• --keep-terminal-aminos N|C|NC|none – When creating decoy peptides using decoy-format=shuffle or decoy-format=peptide-reverse, this option specifies whether the N-terminal and C-terminal amino acids are kept in place or allowed to be shuffled or reversed. For a target peptide "EAMPK" with decoy-format=peptide-reverse, setting keep-terminal-aminos to "NC" will yield "EPMAK"; setting it to "C" will yield "PMAEK"; setting it to "N" will yield "EKPMA"; and setting it to "none" will yield "KPMAE". Default = NC.
• ### Enzymatic digestion

• --enzyme no-enzyme|trypsin|trypsin/p|chymotrypsin|elastase|clostripain|cyanogen-bromide|iodosobenzoate|proline-endopeptidase|staph-protease|asp-n|lys-c|lys-n|arg-c|glu-c|pepsin-a|elastase-trypsin-chymotrypsin|custom-enzyme – Specify the enzyme used to digest the proteins in silico. Available enzymes (with the corresponding digestion rules indicated in parentheses) include no-enzyme ([X]|[X]), trypsin ([RK]|{P}), trypsin/p ([RK]|[]), chymotrypsin ([FWYL]|{P}), elastase ([ALIV]|{P}), clostripain ([R]|[]), cyanogen-bromide ([M]|[]), iodosobenzoate ([W]|[]), proline-endopeptidase ([P]|[]), staph-protease ([E]|[]), asp-n ([]|[D]), lys-c ([K]|{P}), lys-n ([]|[K]), arg-c ([R]|{P}), glu-c ([DE]|{P}), pepsin-a ([FL]|{P}), elastase-trypsin-chymotrypsin ([ALIVKRWFY]|{P}). Specifying --enzyme no-enzyme yields a non-enzymatic digest. Warning: the resulting index may be quite large. Default = trypsin.
• --custom-enzyme <string> – Specify rules for in silico digestion of protein sequences. Overrides the enzyme option. Two lists of residues are given enclosed in square brackets or curly braces and separated by a |. The first list contains residues required/prohibited before the cleavage site and the second list is residues after the cleavage site. If the residues are required for digestion, they are in square brackets, '[' and ']'. If the residues prevent digestion, then they are enclosed in curly braces, '{' and '}'. Use X to indicate all residues. For example, trypsin cuts after R or K but not before P which is represented as [RK]|{P}. AspN cuts after any residue but only before D which is represented as [X]|[D]. Default = <empty>.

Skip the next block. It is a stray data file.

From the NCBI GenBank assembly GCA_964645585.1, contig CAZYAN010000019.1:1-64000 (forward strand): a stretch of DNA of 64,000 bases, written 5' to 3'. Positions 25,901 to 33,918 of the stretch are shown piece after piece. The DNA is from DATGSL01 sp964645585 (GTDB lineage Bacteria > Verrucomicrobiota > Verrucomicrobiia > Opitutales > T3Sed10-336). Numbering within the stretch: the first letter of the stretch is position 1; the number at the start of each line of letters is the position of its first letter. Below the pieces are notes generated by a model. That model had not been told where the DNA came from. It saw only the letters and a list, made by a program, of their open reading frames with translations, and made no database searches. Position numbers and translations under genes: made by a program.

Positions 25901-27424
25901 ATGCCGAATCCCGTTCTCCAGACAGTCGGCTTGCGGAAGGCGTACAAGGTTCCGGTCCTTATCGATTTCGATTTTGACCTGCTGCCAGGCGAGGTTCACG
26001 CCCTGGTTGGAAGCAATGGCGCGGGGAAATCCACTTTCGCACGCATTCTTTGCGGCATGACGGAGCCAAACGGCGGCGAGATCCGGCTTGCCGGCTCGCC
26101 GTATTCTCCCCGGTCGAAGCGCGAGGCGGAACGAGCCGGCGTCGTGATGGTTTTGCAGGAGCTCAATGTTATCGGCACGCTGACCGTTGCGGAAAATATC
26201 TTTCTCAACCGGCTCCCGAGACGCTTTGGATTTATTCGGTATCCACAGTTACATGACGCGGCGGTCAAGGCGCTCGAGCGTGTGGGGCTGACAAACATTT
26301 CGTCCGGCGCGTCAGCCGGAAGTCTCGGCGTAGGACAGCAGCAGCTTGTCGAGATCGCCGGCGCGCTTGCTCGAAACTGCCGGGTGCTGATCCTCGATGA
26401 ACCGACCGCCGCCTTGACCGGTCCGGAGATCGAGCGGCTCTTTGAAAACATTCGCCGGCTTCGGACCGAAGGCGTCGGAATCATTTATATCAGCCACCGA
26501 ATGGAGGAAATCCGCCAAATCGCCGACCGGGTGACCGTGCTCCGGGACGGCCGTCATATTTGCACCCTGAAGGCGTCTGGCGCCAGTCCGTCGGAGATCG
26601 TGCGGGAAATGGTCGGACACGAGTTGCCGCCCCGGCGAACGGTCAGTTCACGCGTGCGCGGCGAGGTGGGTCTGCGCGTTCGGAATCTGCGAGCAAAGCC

• --digestion full-digest|partial-digest|non-specific-digest – Specify whether every peptide in the database must have two enzymatic termini (full-digest) or if peptides with only one enzymatic terminus are also included (partial-digest). Default = full-digest.
• --missed-cleavages <integer> – Maximum number of missed cleavages per peptide to allow in enzymatic digestion. Default = 0.
• ### Input and output

• --decoy-prefix <string> – Specifies the prefix of the protein names that indicate a decoy. Default = decoy_.
• --overwrite T|F – Replace existing files if true or fail when trying to overwrite a file if false. Default = false.
• --fileroot <string> – The fileroot string will be added as a prefix to all output file names. Default = <empty>.
• --output-dir <string> – The name of the directory where output files will be created. Default = crux-output.
• --parameter-file <string> – A file containing parameters. See the parameter documentation page for details. Default = <empty>.
• --verbosity <integer> – Specify the verbosity of the current processes. Each level prints the following messages, including all those at lower verbosity levels: 0-fatal errors, 10-non-fatal errors, 20-warnings, 30-information on the progress of execution, 40-more progress information, 50-debug info, 60-detailed debug info. Default = 30.